Furthermore, Dave was actually pretty good during the 2010 debates. Nigel Farage’s comment about Cameron losing the debates is just a waft of hot air; the opinion polls showed he clearly won the final debate, and I suspect the only reason Nick Clegg pipped him to the post in debate-one is because the man was a novelty, and again in debate-two because the novelty hadn’t worn off. Cameron scored consistently high: around and above the 30% mark, and there is little reason to think he shouldn’t do so again in 2015, especially if he can real off some of his neat facts and figures as he does so regularly on The Andrew Marr Show. 

 

If Dave really believes his government has implemented reforms that are crucial for Britain’s future, how can he not get behind the podium and tell people why? There certainly is a whiff of cowardice about the whole issue. 

 

Admittedly, an arch-nemesis in the form of Ed Milliband may be enough to melt the most-steely resolve. However Ed’s own ratings have been catastrophically low, apparently worse than Michael Foot even, which quite frankly speaks volumes about his leadership. That said, I do feel for Ed.

Posing for a photograph is like Russian roulette at the best of times, let alone when you’re not even aware you’re playing. I too have fallen victim to an ill-timed eyebrow raise and opportunistic shutterbutton finger. Not quite while eating a bacon sandwich, but then people generally don’t follow me around with cameras. Not that I’ve noticed, anyway.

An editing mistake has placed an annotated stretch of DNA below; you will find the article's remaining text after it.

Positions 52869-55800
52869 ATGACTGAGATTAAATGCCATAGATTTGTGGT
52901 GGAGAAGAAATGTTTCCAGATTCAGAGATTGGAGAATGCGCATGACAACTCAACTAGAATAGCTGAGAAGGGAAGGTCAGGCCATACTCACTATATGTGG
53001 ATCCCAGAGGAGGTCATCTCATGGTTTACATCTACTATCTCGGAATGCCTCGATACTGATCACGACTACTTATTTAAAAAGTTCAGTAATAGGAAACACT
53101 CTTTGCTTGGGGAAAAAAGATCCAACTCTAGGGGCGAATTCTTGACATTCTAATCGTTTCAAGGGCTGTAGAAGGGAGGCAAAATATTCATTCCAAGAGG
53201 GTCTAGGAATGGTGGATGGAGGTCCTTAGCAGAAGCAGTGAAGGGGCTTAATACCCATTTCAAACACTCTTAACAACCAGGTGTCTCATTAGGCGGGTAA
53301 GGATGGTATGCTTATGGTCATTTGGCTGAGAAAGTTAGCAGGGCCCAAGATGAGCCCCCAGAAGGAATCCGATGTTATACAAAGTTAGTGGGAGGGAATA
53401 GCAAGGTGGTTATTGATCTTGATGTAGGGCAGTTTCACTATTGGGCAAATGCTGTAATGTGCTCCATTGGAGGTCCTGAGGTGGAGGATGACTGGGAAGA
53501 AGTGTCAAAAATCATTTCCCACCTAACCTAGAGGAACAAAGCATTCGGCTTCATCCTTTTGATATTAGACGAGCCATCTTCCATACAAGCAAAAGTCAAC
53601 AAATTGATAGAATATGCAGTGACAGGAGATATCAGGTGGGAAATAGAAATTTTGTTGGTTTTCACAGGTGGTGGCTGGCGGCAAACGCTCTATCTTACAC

Yet Ed can rest safe in the knowledge that at least he has been beating Nick Clegg.   

 

If capitalising on Ed’s low opinion ratings isn’t one of the key attractions of the debates for the Tories’ upper tiers, then perhaps a reshuffle of the batting line-up is in order.

 

Whatever the reasons may be, it is patronising, if not down-right hypocritical, to quote the word ‘fair’ in a statement calling for the inclusion of the Greens in the debates while making no mention of the

SNP. I don’t recall seeing Green Party leader Natalie Bennett and predecessor Caroline Lucas leading a referendum campaign recently. Possibly because they were too caught up in a war with Brighton’s bin men over their Monday bacon rolls. No really, Google it. 

 

I’m glad the SNP lost their referendum, but hats off to them, they really fought a great campaign. One which is getting them recognition, it seems. A recent Guardian poll put the SNP on course to win 45 of 59 seats in Scotland. A “bloodbath” for Labour indeed. Surely all the more reason for Cameron to get behind the debates and include the SNP in them. Sticking up for the nationalists now may pay dividends when the probable power struggle emerges in mid-May with the result of a hung parliament. If David can show the SNP he can do business with them – as done already firstly in rubber-stamping the referendum and secondly in promising more devolution – he may, just may, be able to count on their self-serving pragmatism and form a majority government. 

 

Don’t call me psychic, but I don’t envisage the Green’s being able to offer such support. Therefore,

Dave, I urge you to get yourself in front of those cameras and debate! If not to prevent Ed, Nick and Nigel from taking the initiative, then because you are surrounded by right-wing backbenchers who are out for blood. And blood they may have if the Conservatives fail to poll well come May 7th.